Measure 109 aimed to create non-medical pathways for psilocybin experiences. To achieve this, we need an equitable, inclusive system prioritizing accessibility and affordability. Achieving those aims requires pushing back against the term “therapy,” questioning inflated costs, and ensuring transparent, accurate regulations and language.
We need to challenge our notions of what psilocybin services should look like. We must acknowledge that the term “therapy” carries assumptions and expectations that may not align with the reality of provided services. Also, using inclusive vocabulary for psilocybin services and pushing back on the term “therapy” allows for meaningful conversations around “non-therapeutic” uses.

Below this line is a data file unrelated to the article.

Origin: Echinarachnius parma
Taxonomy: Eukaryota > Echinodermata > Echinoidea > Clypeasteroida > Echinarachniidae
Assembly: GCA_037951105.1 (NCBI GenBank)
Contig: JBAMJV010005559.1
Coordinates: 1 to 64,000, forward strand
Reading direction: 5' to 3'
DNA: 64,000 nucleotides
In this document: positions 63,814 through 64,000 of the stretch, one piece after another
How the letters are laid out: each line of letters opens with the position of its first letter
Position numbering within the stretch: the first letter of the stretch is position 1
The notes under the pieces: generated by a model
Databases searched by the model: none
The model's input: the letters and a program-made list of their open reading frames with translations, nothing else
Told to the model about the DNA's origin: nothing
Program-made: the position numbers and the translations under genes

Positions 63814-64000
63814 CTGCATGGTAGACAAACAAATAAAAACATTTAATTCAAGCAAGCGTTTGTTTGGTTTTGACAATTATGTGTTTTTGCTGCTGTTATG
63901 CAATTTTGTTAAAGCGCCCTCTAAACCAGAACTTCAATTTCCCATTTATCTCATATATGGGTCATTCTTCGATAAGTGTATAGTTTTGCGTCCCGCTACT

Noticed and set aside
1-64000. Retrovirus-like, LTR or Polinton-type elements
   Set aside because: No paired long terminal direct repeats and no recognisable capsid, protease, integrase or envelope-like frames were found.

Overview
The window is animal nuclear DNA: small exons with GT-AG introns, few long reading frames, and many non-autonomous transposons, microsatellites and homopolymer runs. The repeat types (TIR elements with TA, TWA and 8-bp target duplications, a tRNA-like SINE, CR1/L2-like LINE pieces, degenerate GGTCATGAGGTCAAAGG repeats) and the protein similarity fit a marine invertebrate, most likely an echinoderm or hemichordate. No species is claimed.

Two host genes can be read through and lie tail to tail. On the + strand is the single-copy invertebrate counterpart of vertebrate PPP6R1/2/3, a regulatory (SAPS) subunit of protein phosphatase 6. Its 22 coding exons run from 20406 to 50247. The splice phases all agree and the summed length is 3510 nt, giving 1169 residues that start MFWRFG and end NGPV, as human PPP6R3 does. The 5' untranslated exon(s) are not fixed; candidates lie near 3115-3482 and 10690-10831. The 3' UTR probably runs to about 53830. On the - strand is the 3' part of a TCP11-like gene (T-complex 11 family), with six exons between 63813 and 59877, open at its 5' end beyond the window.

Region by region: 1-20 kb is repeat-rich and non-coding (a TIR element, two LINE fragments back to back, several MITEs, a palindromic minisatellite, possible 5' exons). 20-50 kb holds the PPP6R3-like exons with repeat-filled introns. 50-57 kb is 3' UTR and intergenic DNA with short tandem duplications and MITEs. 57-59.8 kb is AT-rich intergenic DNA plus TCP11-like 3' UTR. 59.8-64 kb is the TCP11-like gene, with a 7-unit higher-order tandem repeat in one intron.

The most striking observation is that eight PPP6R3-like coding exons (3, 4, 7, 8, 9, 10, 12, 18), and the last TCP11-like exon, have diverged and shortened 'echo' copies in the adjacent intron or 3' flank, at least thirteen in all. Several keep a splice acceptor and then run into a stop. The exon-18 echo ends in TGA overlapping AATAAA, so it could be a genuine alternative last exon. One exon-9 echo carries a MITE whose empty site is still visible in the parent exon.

Moreover, we must critically evaluate the potential effects of a future bifurcated system, where costs vary drastically based on the purveyor’s professional background. As progress continues nationwide on the legalization and decriminalization front and the medical front, this bifurcated system is looming. Psychedelics like prescription MDMA and psilocybin are nearing FDA approval.
When we highlight that facilitators can receive training around basic ethics, history and harm reduction and it need not be a lengthy or burdensome exercise, we can broaden the potential for accessible and affordable community access points.
Confusion Among Professionals